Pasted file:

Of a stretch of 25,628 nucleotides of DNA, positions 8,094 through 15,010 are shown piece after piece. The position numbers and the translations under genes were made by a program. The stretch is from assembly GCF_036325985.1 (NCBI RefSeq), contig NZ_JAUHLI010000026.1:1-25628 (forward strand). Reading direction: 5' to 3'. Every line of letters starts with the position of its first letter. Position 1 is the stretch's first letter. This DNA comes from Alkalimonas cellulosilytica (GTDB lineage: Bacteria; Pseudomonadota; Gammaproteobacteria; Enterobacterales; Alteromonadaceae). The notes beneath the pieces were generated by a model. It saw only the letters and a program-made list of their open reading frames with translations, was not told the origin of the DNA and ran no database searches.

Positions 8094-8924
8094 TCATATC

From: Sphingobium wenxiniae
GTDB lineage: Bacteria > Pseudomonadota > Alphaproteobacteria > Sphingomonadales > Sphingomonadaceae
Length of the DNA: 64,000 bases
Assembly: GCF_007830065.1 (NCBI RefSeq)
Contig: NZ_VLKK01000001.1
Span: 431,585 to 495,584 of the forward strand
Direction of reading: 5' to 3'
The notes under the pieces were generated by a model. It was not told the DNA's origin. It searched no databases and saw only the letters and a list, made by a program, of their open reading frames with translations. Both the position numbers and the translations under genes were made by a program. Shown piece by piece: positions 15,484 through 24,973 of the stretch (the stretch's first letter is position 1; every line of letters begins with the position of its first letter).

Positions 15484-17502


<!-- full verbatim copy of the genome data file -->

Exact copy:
Of a stretch of 25,628 nucleotides of DNA, positions 8,094 through 15,010 are shown piece after piece. The position numbers and the translations under genes were made by a program. The stretch is from assembly GCF_036325985.1 (NCBI RefSeq), contig NZ_JAUHLI010000026.1:1-25628 (forward strand). Reading direction: 5' to 3'. Every line of letters starts with the position of its first letter. Position 1 is the stretch's first letter. This DNA comes from Alkalimonas cellulosilytica (GTDB lineage: Bacteria; Pseudomonadota; Gammaproteobacteria; Enterobacterales; Alteromonadaceae). The notes beneath the pieces were generated by a model. It saw only the letters and a program-made list of their open reading frames with translations, was not told the origin of the DNA and ran no database searches.

Positions 8094-8924
8094 TCATATC

From: Sphingobium wenxiniae
GTDB lineage: Bacteria > Pseudomonadota > Alphaproteobacteria > Sphingomonadales > Sphingomonadaceae
Length of the DNA: 64,000 bases
Assembly: GCF_007830065.1 (NCBI RefSeq)
Contig: NZ_VLKK01000001.1
Span: 431,585 to 495,584 of the forward strand
Direction of reading: 5' to 3'
The notes under the pieces were generated by a model. It was not told the DNA's origin. It searched no databases and saw only the letters and a list, made by a program, of their open reading frames with translations. Both the position numbers and the translations under genes were made by a program. Shown piece by piece: positions 15,484 through 24,973 of the stretch (the stretch's first letter is position 1; every line of letters begins with the position of its first letter).

Positions 15484-17502